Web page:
For all the strides the Minnesota Timberwolves made this season on both ends of the floor, proving themselves as a team on the rise with plenty of untapped potential, their entry into the NBA playoffs has still yet to be secured.
Paul George and the Los Angeles Clippers present a significant roadblock.
“He takes them to a whole other level,” Timberwolves coach Chris Finch said.
The confident team that reached the Western Conference finals last year — and beat the Wolves three times in November when George was healthy — has the seven-time All-Star back in the lineup after a three-month absence with an elbow injury.
The Clippers visit the Wolves on Tuesday night in a play-in game for the No. 7 seed and a first-round date with Memphis. The loser must turn around and beat the San Antonio-New Orleans winner to get the No. 8 seed and a matchup with league-leading Phoenix, or else begin their offseason with the rest of the lottery-bound teams.
“We stop Paul George, we win the game,” said Anthony Edwards, who will likely have the primary responsibility of guarding the 12-year veteran wing.
George had 76 points, 25 rebounds, 18 assists and four steals over those three earlier victories by 11, 20 and 27 points. Minnesota won by 18 in the last matchup in January when George was out.
The Clippers, who finished four games behind the Wolves, have measurably more postseason experience to counteract the home-court advantage.
“I don’t really believe in that,” LA coach Tyronn Lue said. “One game, anyone can get hot or we could have a bad shooting night. We can’t ease into the game. We've got to be ready to go from the jump.”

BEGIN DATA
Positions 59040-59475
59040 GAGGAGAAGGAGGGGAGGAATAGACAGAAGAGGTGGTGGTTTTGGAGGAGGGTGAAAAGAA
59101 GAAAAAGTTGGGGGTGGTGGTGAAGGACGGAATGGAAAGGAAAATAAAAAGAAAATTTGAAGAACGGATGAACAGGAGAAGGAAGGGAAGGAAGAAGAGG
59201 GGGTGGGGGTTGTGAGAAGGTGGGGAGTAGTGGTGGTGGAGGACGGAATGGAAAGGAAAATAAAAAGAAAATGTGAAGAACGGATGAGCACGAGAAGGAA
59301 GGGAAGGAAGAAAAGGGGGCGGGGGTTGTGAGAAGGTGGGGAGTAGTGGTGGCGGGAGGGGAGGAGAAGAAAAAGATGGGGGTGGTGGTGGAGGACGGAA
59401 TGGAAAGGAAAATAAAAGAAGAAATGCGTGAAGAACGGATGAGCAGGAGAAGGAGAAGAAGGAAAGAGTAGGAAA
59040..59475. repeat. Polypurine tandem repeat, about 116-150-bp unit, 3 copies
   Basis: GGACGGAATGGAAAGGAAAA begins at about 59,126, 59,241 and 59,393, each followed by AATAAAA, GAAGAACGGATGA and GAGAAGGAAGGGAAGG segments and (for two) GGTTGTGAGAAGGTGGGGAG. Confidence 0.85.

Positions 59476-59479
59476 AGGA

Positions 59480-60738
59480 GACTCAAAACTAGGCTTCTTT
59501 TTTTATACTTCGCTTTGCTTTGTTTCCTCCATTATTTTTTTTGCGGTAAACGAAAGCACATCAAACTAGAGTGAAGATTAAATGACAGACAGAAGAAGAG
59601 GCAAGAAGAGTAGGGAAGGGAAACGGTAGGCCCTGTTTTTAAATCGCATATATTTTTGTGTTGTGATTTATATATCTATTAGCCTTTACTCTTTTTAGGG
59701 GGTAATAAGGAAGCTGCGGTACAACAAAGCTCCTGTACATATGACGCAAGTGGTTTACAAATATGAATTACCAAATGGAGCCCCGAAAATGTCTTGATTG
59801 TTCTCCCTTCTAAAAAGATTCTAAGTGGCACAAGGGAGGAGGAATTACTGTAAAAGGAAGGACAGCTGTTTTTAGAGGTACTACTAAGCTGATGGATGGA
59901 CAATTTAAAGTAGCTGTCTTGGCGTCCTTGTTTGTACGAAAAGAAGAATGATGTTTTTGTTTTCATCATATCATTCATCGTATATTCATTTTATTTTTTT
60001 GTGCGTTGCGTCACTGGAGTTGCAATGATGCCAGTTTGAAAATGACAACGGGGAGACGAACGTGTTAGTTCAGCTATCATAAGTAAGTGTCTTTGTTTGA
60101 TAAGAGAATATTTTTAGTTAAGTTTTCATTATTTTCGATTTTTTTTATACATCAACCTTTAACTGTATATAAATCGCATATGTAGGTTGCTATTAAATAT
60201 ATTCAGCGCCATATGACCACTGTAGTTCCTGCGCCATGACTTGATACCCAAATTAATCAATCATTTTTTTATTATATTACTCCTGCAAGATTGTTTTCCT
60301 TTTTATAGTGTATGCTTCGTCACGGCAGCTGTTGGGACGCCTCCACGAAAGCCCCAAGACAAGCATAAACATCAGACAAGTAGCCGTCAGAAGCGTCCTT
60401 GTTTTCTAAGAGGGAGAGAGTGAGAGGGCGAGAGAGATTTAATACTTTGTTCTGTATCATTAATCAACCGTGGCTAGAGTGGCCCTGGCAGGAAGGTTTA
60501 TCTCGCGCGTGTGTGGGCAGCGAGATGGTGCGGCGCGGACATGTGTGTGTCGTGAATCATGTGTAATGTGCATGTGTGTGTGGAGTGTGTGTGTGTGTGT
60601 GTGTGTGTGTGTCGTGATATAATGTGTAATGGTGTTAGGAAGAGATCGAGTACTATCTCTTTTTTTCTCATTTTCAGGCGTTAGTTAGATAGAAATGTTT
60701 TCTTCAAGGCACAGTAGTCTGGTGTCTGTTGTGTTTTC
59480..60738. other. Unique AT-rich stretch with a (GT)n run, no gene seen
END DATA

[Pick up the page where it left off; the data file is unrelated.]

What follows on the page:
The Clippers recently welcomed back another integral player, Norman Powell, from a broken foot that sidelined him for 22 games shortly after he was acquired in a trade with Portland.
“We're in a good place,” Lue said. “Got to continue playing the right way.”
The Wolves only have Karl-Anthony Towns left from their 2017-18 team that lost in the first round to Houston, the only appearance in the playoffs since 2004 for the long-woebegone franchise. The fans have begun to come back and make the arena loud again, with Towns, Edwards and the rest of the roster giving them reasons to repeat their visits.
“This is a great sports town,” said Finch, who signed a multi-year contract extension on Monday. “If you play hard and you play the right way and you do the right things, they’ll support you.”
The addition of defensive ace and emotional leader Patrick Beverley this season has given the Wolves a big boost, and he's conveniently the most knowledgeable person in the organization about the ins and outs of the Clippers. Beverley spent the previous four seasons with LA. Two trades — the first one to Memphis — sent him to Minnesota.
“He talks a lot of trash, but he can back it all up,” Towns said. “So shoutout to him, what he’s done, what he’s brought this team.”
The Clippers were able to disrupt Towns and his flow with the offense in their matchups this season, one of the first opponents to find success by sending a smaller forward — in their case, Nicolas Batum — to defend the All-Star center with a physical approach to the post.
“The Batum wrestling match” was how Finch described it, with a wry smile.
On top of missing George and Powell for long stretches this season, the Clippers have been without Kawhi Leonard the entire time. The two-time NBA Finals MVP is still rehabilitating the torn right ACL he suffered in the second round of last year's playoffs.
Lue has given mostly vague answers to questions about Leonard’s status, but the Clippers have not ruled him out for a return at any point during the playoffs.
Clippers guard Amir Coffey took advantage of increased playing time amid the injuries, and he'll have a chance to show off his development in his home state. The former Gophers star was the Minnesota AP Player of the Year for Hopkins High School in 2016.
“Going back home, the most important game of the season, having my people in the crowd, hopefully we can come out with a win,” said Coffey, who started 30 games this season and shot 54.2% from the field.
He played at Target Center in the Class 4A state semifinals his sophomore year, a four-overtime game he won by swishing a tiebreaking shot from well behind half court to beat the buzzer.
"Probably one of the craziest shots I made,” Coffey said.